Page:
Try This – To Hone your Team’s Communication and Active Listening Skills!


Me, Myself and I



  • Participants see how often their communication is centered on themselves.

Use this when:

  • Individuals need to improve their communication skills to focus less on self and more on others.
  • Individuals need to focus on listening skills.
  • Individuals need to practice creativity (around communication techniques).
  • You don’t have prep time and/or materials for anything more elaborate.

No materials are necessary for this activity

Here’s how:

  1. Have the participants pair up.
  2. One partner begins speaking for 3 minutes nonstop. He must continue talking, no pauses.
  3. He may speak about any topic or several topics.
  4. He may never use the word “I.”
  5. The listening partner may not speak at all, not even to ask questions or say “uh-huh.”
  6. After his 3 minutes, reverse roles, and repeat.

Ask these questions:

  • Which role was easier for you, the speaker or the listener? Why?
  • How did you feel listening without being able to ask questions or contribute your own thoughts? (Left out, less connected, more focused on the speaker, etc.)
  • How did you feel speaking without being able to check in with your listener? (Worried that he was not understanding or did not care, uncomfortable with the attention on me, enjoying the attention and focus, etc.)
  • How difficult or easy was it to keep talking nonstop? Why?
  • What creative ways did you find to talk about yourself without using “I?”
  • How can we phrase our communications to focus better on the other person.
  • What implications does this have for us back on the job?

Tips for success:

  • Be prepared to demonstrate a portion of a 20-minute monologue without using “I” if the group demands it. Have the group try to catch you using an “I.”
  • Give a 30-second warning before the play ends.

Try these variations:

  • Add a get-to-know-you element by having them determine who is the first speaker and listener by who is oldest, who lives furthest from your location, who has the next birthday, the cutest pet, is most physically fit, and so forth.
  • Extend the speaking time to 5 minutes to make it more difficult.
  • Add competitiveness by allowing the listeners to gain two points for each time the speaker says “I” and one point when they pause more than 5 seconds. Be prepared with small prizes for the winner(s). During the debrief, ask how the competitiveness impacted the activity.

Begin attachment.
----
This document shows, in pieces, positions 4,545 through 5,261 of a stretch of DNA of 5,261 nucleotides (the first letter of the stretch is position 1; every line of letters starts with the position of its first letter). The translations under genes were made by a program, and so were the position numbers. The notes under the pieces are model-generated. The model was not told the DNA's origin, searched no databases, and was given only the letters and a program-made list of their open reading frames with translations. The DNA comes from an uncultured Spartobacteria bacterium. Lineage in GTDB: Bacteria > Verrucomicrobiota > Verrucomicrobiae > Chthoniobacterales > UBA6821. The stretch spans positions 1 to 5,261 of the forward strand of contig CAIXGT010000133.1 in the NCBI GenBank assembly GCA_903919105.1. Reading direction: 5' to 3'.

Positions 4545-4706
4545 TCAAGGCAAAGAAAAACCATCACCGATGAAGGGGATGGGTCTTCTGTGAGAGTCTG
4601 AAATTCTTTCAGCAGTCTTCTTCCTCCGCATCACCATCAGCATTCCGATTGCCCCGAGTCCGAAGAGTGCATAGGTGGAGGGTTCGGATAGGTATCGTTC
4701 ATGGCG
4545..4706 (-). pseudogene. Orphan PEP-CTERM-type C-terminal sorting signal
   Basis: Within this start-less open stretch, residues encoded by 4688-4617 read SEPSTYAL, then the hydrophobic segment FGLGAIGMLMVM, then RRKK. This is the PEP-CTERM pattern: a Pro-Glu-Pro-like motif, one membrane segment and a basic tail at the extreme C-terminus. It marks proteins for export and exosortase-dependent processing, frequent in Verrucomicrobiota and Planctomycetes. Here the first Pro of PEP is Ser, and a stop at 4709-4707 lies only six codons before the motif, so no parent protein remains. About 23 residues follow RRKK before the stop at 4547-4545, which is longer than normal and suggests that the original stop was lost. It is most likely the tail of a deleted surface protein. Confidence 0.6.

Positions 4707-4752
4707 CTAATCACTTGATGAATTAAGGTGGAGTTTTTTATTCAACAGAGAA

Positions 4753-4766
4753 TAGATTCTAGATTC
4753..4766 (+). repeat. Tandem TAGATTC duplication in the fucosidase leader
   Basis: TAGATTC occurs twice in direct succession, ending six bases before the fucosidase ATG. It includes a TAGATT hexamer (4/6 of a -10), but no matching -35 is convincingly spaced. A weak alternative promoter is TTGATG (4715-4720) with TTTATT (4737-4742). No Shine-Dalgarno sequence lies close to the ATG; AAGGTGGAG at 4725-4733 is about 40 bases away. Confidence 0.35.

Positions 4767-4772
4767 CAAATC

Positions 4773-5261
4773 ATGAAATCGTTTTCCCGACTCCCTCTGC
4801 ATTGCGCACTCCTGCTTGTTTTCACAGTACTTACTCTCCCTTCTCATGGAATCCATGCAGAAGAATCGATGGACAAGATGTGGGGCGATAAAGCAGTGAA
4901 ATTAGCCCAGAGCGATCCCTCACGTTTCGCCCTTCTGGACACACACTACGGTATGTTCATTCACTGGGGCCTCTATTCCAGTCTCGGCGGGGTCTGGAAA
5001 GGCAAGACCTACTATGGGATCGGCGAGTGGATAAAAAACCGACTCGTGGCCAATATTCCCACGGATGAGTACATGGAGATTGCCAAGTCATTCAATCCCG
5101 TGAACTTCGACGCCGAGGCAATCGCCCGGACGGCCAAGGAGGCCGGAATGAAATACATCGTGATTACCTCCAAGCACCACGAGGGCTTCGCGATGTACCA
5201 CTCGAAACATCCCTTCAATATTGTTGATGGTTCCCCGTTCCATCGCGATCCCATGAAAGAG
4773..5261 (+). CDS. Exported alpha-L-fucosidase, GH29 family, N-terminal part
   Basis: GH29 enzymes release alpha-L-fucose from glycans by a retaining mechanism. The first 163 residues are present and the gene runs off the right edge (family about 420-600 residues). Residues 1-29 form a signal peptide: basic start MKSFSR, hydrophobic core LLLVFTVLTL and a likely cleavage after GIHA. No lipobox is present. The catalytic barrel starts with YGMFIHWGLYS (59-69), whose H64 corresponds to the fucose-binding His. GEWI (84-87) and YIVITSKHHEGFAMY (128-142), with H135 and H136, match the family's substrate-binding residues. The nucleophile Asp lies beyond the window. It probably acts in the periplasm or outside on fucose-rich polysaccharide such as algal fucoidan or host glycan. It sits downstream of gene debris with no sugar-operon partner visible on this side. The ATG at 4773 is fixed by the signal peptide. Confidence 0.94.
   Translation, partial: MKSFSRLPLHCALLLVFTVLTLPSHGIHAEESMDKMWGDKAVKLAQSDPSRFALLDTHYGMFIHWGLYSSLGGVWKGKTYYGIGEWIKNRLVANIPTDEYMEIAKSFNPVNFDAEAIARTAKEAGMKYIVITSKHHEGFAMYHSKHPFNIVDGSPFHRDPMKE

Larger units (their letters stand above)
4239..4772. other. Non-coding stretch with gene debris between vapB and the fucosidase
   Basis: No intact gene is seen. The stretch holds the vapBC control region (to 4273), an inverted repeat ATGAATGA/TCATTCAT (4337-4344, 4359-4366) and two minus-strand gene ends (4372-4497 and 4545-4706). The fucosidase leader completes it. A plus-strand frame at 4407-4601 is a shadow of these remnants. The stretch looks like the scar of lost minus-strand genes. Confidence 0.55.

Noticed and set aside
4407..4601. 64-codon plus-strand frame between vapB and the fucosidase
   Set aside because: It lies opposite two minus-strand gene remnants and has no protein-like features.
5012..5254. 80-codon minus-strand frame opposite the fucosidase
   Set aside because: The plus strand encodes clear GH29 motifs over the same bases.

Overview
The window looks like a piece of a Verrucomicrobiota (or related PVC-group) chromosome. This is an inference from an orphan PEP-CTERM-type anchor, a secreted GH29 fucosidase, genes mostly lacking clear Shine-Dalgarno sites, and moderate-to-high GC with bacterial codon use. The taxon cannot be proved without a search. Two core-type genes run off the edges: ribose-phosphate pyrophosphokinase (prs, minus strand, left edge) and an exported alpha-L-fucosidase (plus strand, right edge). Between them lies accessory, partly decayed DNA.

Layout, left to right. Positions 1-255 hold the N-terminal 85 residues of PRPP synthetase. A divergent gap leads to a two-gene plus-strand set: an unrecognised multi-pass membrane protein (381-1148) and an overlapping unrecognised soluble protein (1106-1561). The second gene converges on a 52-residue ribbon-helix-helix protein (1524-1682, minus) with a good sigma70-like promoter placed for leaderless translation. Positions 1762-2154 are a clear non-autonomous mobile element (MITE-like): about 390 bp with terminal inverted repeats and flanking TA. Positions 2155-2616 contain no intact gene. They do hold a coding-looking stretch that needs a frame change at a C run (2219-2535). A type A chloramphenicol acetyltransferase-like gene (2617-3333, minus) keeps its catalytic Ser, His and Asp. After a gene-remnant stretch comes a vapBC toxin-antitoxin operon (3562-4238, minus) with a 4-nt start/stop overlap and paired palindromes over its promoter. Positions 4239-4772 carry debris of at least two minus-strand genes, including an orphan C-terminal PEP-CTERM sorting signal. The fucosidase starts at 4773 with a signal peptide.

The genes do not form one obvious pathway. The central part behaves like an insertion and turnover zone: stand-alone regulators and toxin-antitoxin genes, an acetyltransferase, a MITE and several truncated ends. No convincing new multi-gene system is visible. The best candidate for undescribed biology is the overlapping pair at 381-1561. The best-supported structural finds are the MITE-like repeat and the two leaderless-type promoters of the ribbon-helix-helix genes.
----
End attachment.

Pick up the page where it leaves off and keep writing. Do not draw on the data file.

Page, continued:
Source: Miller, Brian. Quick Team-Building Activities for Busy Managers. New York: AMACOM, 2004. Print.


Try This – To Energize Your Team!


Salt and Pepper

This activity is fun, excellent for energizing your team, and also great as a get-to-know-one another exercise. It doesn’t take up a lot of time and requires a few simple materials like a pen, tape, and small sheets of paper. Recommended group size can range from 6-40 people.

  1. A sheet of paper for every person.
  2. As manager, come up with pairs of things such as, salt and pepper, yin and yang, shadow and light, peanut butter and jelly, Mickey and Minnie mouse, male and female, and so forth.
  3. Separate the pairs and write only one of them per piece of paper. (Salt on one paper, pepper on a completely different paper).
  4. Tape one paper on the back of each person, making sure they can’t see it.
  5. When you say go, everyone must walk around asking yes or no questions in order to find out what word they have taped to their backs.
  6. Once they figure that out, they’ll be able to find their other pair. The two will sit down and learn three to five interesting facts about one another.
  7. Optional step: have the pairs introduce their partners and the interesting facts they learned about them.


This exercise will encourage communication and creativity among the participants. Learning how to ask the right questions will be a challenge. It will also encourage teamwork as interacting with the other team members is necessary.



Try This – To Help with Change in the Workplace



  • Participants learn to cope with rapid-paced changes.

Use this when:

  • The group is experiencing lots of change at work.
  • Individuals need to see that minor mistakes are just that: minor!

No Materials are necessary for this activity.

Here’s how:

  1. Arrange the group into a “U” formation.
  2. Have them count off down the line so everyone has a number.
  3. The first participant begins by calling anyone else’s number.